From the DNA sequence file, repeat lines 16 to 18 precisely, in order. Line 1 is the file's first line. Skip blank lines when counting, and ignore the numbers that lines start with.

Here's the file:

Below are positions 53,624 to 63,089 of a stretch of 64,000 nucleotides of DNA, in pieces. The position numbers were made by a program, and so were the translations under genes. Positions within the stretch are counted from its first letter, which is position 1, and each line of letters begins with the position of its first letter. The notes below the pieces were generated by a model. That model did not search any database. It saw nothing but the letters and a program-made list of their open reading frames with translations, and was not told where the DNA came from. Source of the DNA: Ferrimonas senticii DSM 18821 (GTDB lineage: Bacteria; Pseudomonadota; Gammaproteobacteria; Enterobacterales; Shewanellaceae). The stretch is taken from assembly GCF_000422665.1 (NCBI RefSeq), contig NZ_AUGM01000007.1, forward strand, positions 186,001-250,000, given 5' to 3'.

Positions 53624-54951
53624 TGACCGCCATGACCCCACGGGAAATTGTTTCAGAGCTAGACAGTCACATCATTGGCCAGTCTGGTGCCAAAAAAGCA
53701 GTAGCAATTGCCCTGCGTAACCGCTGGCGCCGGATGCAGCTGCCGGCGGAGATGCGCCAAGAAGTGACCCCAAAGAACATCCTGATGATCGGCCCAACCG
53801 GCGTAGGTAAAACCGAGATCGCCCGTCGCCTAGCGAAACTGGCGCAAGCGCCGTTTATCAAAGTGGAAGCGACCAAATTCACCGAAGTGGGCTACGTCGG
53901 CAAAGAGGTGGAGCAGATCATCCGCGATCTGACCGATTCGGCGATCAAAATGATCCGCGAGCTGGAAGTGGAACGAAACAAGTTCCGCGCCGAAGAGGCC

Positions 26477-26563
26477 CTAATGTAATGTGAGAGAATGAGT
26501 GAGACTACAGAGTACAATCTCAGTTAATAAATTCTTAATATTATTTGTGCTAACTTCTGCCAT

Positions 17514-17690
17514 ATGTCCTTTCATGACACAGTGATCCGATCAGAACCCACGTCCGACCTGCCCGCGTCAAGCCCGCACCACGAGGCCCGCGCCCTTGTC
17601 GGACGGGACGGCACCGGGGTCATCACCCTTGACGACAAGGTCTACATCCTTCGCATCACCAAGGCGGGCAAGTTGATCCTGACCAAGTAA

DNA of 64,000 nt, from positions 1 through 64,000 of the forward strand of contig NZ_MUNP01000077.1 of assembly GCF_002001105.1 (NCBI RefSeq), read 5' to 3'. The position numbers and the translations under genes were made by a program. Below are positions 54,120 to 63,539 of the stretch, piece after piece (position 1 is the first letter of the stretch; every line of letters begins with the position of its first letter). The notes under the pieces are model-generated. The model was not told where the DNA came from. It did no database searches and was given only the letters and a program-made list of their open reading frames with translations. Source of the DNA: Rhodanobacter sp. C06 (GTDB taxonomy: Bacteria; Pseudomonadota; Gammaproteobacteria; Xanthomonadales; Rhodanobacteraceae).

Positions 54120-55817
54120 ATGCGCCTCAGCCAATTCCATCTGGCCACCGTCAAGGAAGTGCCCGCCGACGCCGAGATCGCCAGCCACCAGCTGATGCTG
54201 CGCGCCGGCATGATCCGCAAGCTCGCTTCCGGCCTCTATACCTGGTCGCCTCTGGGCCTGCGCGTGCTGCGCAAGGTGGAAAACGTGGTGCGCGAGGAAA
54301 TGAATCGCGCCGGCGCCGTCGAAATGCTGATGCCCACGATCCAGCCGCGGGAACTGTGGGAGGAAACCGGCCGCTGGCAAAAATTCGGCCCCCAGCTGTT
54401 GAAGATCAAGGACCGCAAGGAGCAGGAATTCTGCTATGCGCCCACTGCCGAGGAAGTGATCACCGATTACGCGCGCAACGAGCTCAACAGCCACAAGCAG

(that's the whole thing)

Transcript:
54201 CGCGCCGGCATGATCCGCAAGCTCGCTTCCGGCCTCTATACCTGGTCGCCTCTGGGCCTGCGCGTGCTGCGCAAGGTGGAAAACGTGGTGCGCGAGGAAA
54301 TGAATCGCGCCGGCGCCGTCGAAATGCTGATGCCCACGATCCAGCCGCGGGAACTGTGGGAGGAAACCGGCCGCTGGCAAAAATTCGGCCCCCAGCTGTT
54401 GAAGATCAAGGACCGCAAGGAGCAGGAATTCTGCTATGCGCCCACTGCCGAGGAAGTGATCACCGATTACGCGCGCAACGAGCTCAACAGCCACAAGCAG